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Wild Oats

A Star Vehicle

By John O'Keeffe
American Shakespeare Center, Blackfriars Playhouse, Staunton, Va.
Sunday, October 10, 2010, A–5&6 (center stalls)
Directed by Jim Warren

John Harrell as Rover in traveling hat and jacket
John Harrell as Rover, the traveling actor slipping in and out of roles in Wild Oats at the Blackfriars Playhouse. Photo by Tommy Thompson, American Shakespeare Center.

Some actors were born to play certain roles. And some roles were written for certain actors—even if the play's composition and actors' births were centuries apart. Meet Rover, the lead role of this 1791 comedy, and ASC's John Harrell. The traveling actor who ends up impersonating the son he really is in order to court a beautiful Quaker woman that his chief antagonist unknowingly wants him to marry is an ideal part for Harrell's often droll deliveries, his ability to slip from stage declamation to introspective mumble in the span of a syllable, and his physical agility shifting in and out of characters. Harrell is best when he is playing the absurd.

In Wild Oats, he gets it both ways: He is both absurd and an unwitting player in absurd circumstances. Rover is an actor who can take on any role—including great Shakespearean roles—to will his way through a sequence of encounters that are, in turn, discomforting, beneficent, and dangerous. In such manner, he comes to impersonate Harry Thunder, son of a voluble knight (James Keegan) wanting to match his only heir with Lady Mary Amaranth (Sarah Fallon). This leads to a series of mistaken identities unraveled only by the real Harry Thunder (Patrick Midgley), best friend of Rover—though Rover knows him as Dick Buskin. However, the real Harry perpetuates the confusion by convincing Rover that Sir George Thunder is really an actor named Abber Wang, so he, Rover, should continue his impersonation as Harry. Among the funniest moments of the play were Rover addressing Thunder as Abber Wang and believing that Lady Amaranth, who knows both Thunders, is gulled by the other two supposed actors.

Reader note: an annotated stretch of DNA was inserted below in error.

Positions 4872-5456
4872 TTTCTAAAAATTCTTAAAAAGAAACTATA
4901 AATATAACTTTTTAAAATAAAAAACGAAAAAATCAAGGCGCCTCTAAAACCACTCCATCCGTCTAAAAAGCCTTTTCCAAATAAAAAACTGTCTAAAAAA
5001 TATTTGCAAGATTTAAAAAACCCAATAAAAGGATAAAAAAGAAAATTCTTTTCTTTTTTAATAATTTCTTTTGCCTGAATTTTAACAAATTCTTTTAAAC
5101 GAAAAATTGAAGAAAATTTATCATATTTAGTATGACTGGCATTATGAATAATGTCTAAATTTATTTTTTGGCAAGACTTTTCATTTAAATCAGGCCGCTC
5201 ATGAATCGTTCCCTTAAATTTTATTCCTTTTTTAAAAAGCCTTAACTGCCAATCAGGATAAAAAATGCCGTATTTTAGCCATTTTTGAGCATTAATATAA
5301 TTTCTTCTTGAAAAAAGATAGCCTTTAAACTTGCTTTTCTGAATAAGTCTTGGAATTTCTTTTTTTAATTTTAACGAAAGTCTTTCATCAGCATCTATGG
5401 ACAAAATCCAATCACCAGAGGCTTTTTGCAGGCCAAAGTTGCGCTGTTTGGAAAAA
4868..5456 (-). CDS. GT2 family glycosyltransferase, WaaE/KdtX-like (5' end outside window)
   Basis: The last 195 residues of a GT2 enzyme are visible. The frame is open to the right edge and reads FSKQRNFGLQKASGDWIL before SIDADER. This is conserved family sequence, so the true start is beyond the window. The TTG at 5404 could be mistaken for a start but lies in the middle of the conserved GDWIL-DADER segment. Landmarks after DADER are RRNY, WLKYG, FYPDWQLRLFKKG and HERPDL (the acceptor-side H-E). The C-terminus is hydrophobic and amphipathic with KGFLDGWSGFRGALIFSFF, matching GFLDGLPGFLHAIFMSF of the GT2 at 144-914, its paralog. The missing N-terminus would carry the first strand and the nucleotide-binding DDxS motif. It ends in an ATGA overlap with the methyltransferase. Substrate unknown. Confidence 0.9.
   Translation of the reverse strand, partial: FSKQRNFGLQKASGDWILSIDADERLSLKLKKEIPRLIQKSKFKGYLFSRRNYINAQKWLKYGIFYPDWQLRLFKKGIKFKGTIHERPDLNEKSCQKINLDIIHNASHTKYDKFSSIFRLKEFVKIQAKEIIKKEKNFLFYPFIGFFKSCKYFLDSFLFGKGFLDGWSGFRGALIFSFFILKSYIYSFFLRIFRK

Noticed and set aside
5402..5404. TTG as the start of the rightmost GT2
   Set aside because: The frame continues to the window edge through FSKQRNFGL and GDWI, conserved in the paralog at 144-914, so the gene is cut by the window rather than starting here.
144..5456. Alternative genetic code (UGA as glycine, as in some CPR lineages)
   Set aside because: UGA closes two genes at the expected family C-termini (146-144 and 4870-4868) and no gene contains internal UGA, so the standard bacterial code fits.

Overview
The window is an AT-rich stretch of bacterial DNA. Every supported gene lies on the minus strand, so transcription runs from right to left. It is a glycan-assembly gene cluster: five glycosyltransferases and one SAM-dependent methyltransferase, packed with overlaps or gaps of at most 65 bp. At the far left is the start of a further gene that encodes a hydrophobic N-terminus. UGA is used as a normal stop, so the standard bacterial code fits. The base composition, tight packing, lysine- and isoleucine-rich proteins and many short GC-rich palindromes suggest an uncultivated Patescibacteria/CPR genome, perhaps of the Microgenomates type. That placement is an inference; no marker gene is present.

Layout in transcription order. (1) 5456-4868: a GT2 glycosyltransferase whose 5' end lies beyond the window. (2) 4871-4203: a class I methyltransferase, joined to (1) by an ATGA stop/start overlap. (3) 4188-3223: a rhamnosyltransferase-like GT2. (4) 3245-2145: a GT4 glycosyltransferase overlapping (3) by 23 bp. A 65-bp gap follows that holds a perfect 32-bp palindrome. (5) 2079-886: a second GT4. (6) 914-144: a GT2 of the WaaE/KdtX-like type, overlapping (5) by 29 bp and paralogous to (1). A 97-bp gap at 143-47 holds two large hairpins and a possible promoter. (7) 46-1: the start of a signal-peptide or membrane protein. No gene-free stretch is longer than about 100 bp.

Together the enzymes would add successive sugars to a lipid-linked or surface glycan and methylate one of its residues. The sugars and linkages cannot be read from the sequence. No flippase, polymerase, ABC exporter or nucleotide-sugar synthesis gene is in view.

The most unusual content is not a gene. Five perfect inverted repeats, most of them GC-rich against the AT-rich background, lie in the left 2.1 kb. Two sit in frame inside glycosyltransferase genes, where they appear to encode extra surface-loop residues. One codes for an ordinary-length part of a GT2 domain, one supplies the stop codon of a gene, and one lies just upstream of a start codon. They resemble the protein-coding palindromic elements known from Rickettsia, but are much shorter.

Such plot developments drive much of the play's humor. The longest sustained laugh of the day came when Sir George met the real Harry for the first time and chided him for leaving off his cracking of walnuts. Sir George was basing his criticism on a report of Rover's activities, but Midgley's Harry—who at this point didn't know Rover was involved—could only stare in long, drawn-out astonishment. Midgley also generated an ovation from the audience when he described to Rover the various levels of deception, which was itself a deception. Most of the physical comedy was turned in by the Gammon family, portrayed as a trio of Appalachian hillbillies by Benjamin Curns as Farmer Gammon, Chris Johnston as his son Sim, and understudy Emily Gibson ably filling in for Ginna Hoben as his daughter Jane.

This being ASC, the musical interludes were part of the experience, with Curns and Johnston on guitar joined by Jeremiah Davis on flute providing a western drama soundtrack during scene changes, a shtick that eventually involved strange facial expressions and choreographed movements. Then there was the moment when Gibson's Jane was looking into a mirror as the hypocritical Quaker steward Ephraim Smooth (René Thornton Jr.) sneaked up behind her: Jane screamed, Smooth screamed, and the woman sitting next to us screamed.

How wonderful that a 200-year-old play can engender such involvement from the audience, not to mention creating a lead role for an actor born almost 200 years later.

Eric Minton
October 12, 2010

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